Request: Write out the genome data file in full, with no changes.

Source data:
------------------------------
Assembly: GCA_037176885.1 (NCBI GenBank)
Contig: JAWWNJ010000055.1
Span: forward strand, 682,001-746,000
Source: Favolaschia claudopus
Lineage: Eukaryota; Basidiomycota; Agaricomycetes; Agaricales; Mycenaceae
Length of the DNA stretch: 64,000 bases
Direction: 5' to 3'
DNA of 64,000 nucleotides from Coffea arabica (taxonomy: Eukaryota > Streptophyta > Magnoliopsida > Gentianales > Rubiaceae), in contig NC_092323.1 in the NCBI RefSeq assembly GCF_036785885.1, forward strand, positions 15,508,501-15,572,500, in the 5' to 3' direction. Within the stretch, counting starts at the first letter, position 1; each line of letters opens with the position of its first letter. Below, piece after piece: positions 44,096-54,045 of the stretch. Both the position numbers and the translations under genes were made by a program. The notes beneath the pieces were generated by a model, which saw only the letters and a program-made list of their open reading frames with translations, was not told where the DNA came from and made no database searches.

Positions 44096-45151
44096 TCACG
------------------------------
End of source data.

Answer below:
Assembly: GCA_037176885.1 (NCBI GenBank)
Contig: JAWWNJ010000055.1
Span: forward strand, 682,001-746,000
Source: Favolaschia claudopus
Lineage: Eukaryota; Basidiomycota; Agaricomycetes; Agaricales; Mycenaceae
Length of the DNA stretch: 64,000 bases
Direction: 5' to 3'
DNA of 64,000 nucleotides from Coffea arabica (taxonomy: Eukaryota > Streptophyta > Magnoliopsida > Gentianales > Rubiaceae), in contig NC_092323.1 in the NCBI RefSeq assembly GCF_036785885.1, forward strand, positions 15,508,501-15,572,500, in the 5' to 3' direction. Within the stretch, counting starts at the first letter, position 1; each line of letters opens with the position of its first letter. Below, piece after piece: positions 44,096-54,045 of the stretch. Both the position numbers and the translations under genes were made by a program. The notes beneath the pieces were generated by a model, which saw only the letters and a program-made list of their open reading frames with translations, was not told where the DNA came from and made no database searches.

Positions 44096-45151
44096 TCACG